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Why the winter months are critical for blood donations

Between school closures, holiday travel, and more, blood supply drops during the winter months cause a need for increased donations.

HARRISBURG, Pa. — January is National Blood Donor Month and a critical time for the American Red Cross when it comes to the need for donations. 

Between family gatherings, travel, and school closures during the holiday season, blood donations aren’t typically at the top of mind for most Pennsylvanians. 

Bad weather this time of year also leads to more cancellations and rescheduling of blood drives, as does cold and flu season.

Lisa Landis with the American Red Cross Greater Pennsylvania Region tells FOX43 that this combination can sometimes leave the Red Cross at a tipping point. 

“If we were facing critically low supplies on the shelf, we would be doing a major push and appeal," she said. "We don’t want to get to that point, so this is where we’re encouraging everyone to come out and donate.”

This is exactly what happened in January of 2022, when the American Red Cross declared its first-ever national blood crisis. The crisis resulted from the aforementioned factors plus complications of the COVID-19 pandemic. 

While the need this January is not as severe, it’s something the Red Cross hopes to avoid in the future.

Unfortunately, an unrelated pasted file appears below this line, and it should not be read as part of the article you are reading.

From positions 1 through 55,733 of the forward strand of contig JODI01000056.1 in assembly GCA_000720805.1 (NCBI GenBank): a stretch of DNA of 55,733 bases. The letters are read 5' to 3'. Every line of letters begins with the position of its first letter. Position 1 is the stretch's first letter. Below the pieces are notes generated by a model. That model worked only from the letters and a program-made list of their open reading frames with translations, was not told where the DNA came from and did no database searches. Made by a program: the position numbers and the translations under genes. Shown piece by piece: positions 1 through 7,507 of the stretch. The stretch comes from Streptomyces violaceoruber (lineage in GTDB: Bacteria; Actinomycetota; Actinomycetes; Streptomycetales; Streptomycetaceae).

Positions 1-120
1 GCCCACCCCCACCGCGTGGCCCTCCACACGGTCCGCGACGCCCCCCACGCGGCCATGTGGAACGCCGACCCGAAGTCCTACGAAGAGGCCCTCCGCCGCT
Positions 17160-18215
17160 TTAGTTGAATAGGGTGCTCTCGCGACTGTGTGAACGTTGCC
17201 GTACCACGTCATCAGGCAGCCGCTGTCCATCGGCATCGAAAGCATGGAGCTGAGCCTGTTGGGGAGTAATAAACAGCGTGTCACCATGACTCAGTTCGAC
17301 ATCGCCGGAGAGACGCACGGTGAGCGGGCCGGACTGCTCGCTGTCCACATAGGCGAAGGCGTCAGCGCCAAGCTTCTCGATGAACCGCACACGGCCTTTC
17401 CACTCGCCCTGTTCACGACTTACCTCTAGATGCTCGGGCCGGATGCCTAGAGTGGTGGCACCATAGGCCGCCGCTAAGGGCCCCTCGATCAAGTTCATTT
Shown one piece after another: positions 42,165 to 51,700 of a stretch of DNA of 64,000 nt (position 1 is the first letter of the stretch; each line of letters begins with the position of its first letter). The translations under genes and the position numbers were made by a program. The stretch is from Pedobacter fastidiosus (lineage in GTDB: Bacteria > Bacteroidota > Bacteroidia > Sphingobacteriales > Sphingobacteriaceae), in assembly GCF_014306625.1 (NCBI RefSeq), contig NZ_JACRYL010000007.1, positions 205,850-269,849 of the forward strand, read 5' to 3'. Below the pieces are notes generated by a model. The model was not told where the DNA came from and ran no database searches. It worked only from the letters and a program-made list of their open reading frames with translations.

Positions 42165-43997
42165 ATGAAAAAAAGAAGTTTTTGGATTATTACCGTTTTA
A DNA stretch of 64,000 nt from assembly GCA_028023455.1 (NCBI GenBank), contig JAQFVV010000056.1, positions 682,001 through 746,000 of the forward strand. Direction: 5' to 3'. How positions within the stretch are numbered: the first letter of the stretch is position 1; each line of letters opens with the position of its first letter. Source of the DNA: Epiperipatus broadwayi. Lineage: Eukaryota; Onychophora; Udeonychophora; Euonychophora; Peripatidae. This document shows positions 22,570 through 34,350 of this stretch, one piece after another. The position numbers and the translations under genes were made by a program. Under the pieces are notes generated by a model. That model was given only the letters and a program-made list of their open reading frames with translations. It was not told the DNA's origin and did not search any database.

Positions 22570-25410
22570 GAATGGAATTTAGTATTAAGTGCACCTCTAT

“We like to start the year out strong, January’s a great time to continue that giving spirit. This is why we need to see donors come out if they’re feeling healthy and well," says Landis.

The Red Cross collects about 40% of the nation’s blood supply. Landis says that while no one plans to be in an accident, it’s important that the blood product is available for when those emergencies do happen.

“Every two seconds in the United States someone is in need of blood. If you look at patients going to the hospital, it’s in fact one in every seven will require a blood transfusion," she says.

That’s why blood drives that FOX43 and the American Red Cross continue to host are crucial to keeping the blood supply up. This is often where repeat donors come out as people are able to donate every 56 days.

Landis says it just takes one blood donation to save up to three lives, something that can be multiplied as more people attend blood drives.

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